One Terrific Lie


One of the hardest things in writing is being honest with yourself and, much more importantly, your writing.

The problem is sending your writing out into the world, where the following will judge it:

  • family
  • friends
  • peers
  • the reading public
  • critics.

These forces influence the writer in different ways.

Some of my books have heavy sex scenes. I often wonder how my family feels about me producing those. Do they walk around thinking, Wow, he’s really depraved? Any number of elements in a story could stun, repulse, or frighten a family member who thought they knew the writer.

I think this sits at the forefront of a lot of writers’ minds – not the sex scenes, but that something they write could generate the sort of reaction. Because the writer’s then afraid of facing that reaction (or the reactor), they can write through a filter that dilutes their message, and keeps their relationship with the reactor safe.

Friends can fall into the same category, although some may encourage the writer to be more daring – or as daring as possible. Daring doesn’t mean being shocking, though. It just means being open, honest, and vulnerable. In Just Another Week in Suburbia Casper breaks down and cries on the floor. In August Falling, August – filled with self-pity – ensconces himself in the bathtub and threatens to take his own life. I wondered how people who knew me would respond to (me) writing those types of emotional reactions (especially as a man).

Peers can be daunting. Among writers I consider friends are Ryan O’Neill (winner of the 2017 Prime Minister’s Literary Award for Fiction for Their Brilliant Careers); A.S. Patrić (winner of the 2016 Miles Franklin for Black Rock, White City); Laurie Steed, author of the heartrending You Belong Here, whose writing wisdom, experience, and advice is highly sought in the literary community (and who, I have no doubt, will one day win an award of some magnitude); and Laura Elvery, who’s won the Josephine Ulrick Short Story Prize, the Overland Short Story Prize, regularly shortlists in competitions everywhere because she is such a great writer, and her collection – Trick of the Light – is currently being popularly received.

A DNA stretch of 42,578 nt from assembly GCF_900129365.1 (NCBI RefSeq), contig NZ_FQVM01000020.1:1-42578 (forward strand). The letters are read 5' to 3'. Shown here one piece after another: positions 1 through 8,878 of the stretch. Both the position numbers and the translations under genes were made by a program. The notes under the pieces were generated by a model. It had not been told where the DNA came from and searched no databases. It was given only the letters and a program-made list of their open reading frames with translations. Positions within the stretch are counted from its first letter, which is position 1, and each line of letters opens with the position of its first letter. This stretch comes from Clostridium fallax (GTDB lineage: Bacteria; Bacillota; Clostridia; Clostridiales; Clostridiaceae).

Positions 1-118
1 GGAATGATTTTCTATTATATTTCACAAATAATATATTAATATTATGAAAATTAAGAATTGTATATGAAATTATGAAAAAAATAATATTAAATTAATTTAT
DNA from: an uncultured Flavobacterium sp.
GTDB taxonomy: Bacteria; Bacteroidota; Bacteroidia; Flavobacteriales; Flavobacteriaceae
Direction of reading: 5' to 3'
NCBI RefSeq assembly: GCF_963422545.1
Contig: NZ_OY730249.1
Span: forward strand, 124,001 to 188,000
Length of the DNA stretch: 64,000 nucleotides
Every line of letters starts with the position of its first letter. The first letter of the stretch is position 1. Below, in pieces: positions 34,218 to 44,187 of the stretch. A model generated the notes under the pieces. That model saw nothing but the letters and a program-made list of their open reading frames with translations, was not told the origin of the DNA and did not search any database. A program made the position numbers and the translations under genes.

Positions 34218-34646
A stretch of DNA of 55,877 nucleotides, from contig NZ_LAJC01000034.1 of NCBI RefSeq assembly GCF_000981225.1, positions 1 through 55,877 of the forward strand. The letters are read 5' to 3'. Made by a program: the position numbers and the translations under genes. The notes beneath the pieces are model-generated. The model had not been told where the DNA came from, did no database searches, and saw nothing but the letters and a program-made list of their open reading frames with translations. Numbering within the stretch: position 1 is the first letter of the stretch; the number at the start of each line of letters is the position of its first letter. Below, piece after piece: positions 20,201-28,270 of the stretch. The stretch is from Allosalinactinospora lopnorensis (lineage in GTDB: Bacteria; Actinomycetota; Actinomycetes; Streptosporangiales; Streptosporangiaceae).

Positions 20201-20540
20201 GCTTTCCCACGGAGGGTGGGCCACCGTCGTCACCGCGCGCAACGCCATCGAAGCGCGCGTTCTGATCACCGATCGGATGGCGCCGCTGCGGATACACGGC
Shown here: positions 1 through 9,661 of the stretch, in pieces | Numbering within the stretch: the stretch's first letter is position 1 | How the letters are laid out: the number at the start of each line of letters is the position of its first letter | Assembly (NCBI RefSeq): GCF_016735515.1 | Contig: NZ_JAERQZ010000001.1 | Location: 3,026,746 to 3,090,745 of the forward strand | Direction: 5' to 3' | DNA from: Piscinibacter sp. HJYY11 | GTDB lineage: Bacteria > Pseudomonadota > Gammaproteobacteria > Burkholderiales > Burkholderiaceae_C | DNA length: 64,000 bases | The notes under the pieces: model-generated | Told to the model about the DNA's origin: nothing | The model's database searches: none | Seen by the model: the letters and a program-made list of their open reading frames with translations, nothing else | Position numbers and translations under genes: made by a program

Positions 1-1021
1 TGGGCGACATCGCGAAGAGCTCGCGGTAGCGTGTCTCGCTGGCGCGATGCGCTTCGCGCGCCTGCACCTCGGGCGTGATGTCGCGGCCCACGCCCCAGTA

I doubt any Prime Minister knows me or any of my work (although the joke may be on them, since I hardly know who the Australian Prime Minister is at any given moment); that Just Another Week in Suburbia (which was submitted to the Miles Franklin) is probably now a doorstop in the office of some Miles Franklin judge; that – while I do value my skill as a structural editor – the literary community knows me as that scruffy guy who often wears a beanie and looks a little bit scary to approach; and in regards to competitions, my greatest achievement is winning Second Prize in a beauty contest playing Monopoly.

It’s a long, long, dark shadow, and you can’t help but compare and yearn. I think that’s natural. Sometimes, it makes me wonder if I could ever write something a judge (or panel of judges) would consider important.

While my books haven’t become bestsellers, or even moderate sellers (and I don’t know what one rung down is), they generally have received a good response from most of the reading public – not all, because’s that unrealistic. A writer – or artist of any kind – will never please everybody. But as a writer, you want to find your place, and I think most writers would like that place to be expansive.

I’m still trying to find my place, because it seems (given the reaction from some in the know) that I’m trying to write to a non-existent genre, or invent a new genre – literary fiction bloke-lit: that is, men going through issues, dealing with their vulnerability, and trying to find their place in the world. I didn’t set out to write that. It’s just given my own history of anxiety and depression, exploring the way people’s minds work – especially under everyday pressures – is compelling. But I think books have done this before. JD Salinger’s classic (and one of my favourite books), The Catcher in the Rye, is all about this – a kid facing his own vulnerability and trying to find where he belongs.

Finally, I’m left with the critics. The bulk of reviews for my latest, August Falling, have been strong, and it’s pleasing to see that the critics have appreciated what the book’s doing. A handful of critics haven’t. It makes me wonder if I could write a book that would ever please them, or whether that would be selling out. Well, of course it would be. You shouldn’t write to please a critic who hasn’t liked your work. You should aspire to punch their head in. Well, maybe not. But it would make a great scene for Hank Moody in Californication.

All these influences surround a writer, and tug at the writer, and – sometimes unwittingly – influence their writing. It’s hard to find and stay true to your own unique voice and the story you want to tell.

But I’ll keep trying, and let whatever happens around me (and my writing) fall where it may.